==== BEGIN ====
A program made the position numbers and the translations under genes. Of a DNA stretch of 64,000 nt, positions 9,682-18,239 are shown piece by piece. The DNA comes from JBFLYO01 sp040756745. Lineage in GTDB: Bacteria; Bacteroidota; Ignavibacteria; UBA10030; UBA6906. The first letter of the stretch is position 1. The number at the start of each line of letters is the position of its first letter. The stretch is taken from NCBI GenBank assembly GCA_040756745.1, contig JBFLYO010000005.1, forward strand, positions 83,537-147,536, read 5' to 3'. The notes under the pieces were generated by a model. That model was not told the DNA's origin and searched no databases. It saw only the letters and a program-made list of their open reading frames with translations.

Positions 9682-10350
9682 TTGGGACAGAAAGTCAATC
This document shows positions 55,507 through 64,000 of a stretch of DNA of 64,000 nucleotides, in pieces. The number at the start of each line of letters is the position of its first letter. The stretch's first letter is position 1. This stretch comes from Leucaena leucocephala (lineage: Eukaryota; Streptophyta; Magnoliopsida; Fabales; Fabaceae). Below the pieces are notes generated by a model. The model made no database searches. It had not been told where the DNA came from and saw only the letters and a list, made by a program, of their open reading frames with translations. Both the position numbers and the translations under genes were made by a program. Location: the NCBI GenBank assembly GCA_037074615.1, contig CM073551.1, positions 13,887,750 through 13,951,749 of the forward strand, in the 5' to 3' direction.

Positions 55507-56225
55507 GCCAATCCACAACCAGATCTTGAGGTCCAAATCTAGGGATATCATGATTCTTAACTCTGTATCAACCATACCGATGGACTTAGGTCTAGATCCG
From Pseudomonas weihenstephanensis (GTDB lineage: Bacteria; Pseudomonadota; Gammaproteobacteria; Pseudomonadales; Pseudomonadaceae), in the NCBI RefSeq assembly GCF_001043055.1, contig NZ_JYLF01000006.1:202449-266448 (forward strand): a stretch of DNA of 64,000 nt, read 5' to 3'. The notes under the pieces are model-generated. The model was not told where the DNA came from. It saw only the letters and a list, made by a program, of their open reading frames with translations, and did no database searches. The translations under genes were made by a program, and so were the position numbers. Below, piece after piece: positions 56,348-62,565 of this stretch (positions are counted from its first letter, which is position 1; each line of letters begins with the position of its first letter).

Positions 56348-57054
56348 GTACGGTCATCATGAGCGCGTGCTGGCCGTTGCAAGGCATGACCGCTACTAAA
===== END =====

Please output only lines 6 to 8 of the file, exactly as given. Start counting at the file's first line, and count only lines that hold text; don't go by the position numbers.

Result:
55507 GCCAATCCACAACCAGATCTTGAGGTCCAAATCTAGGGATATCATGATTCTTAACTCTGTATCAACCATACCGATGGACTTAGGTCTAGATCCG
From Pseudomonas weihenstephanensis (GTDB lineage: Bacteria; Pseudomonadota; Gammaproteobacteria; Pseudomonadales; Pseudomonadaceae), in the NCBI RefSeq assembly GCF_001043055.1, contig NZ_JYLF01000006.1:202449-266448 (forward strand): a stretch of DNA of 64,000 nt, read 5' to 3'. The notes under the pieces are model-generated. The model was not told where the DNA came from. It saw only the letters and a list, made by a program, of their open reading frames with translations, and did no database searches. The translations under genes were made by a program, and so were the position numbers. Below, piece after piece: positions 56,348-62,565 of this stretch (positions are counted from its first letter, which is position 1; each line of letters begins with the position of its first letter).

Positions 56348-57054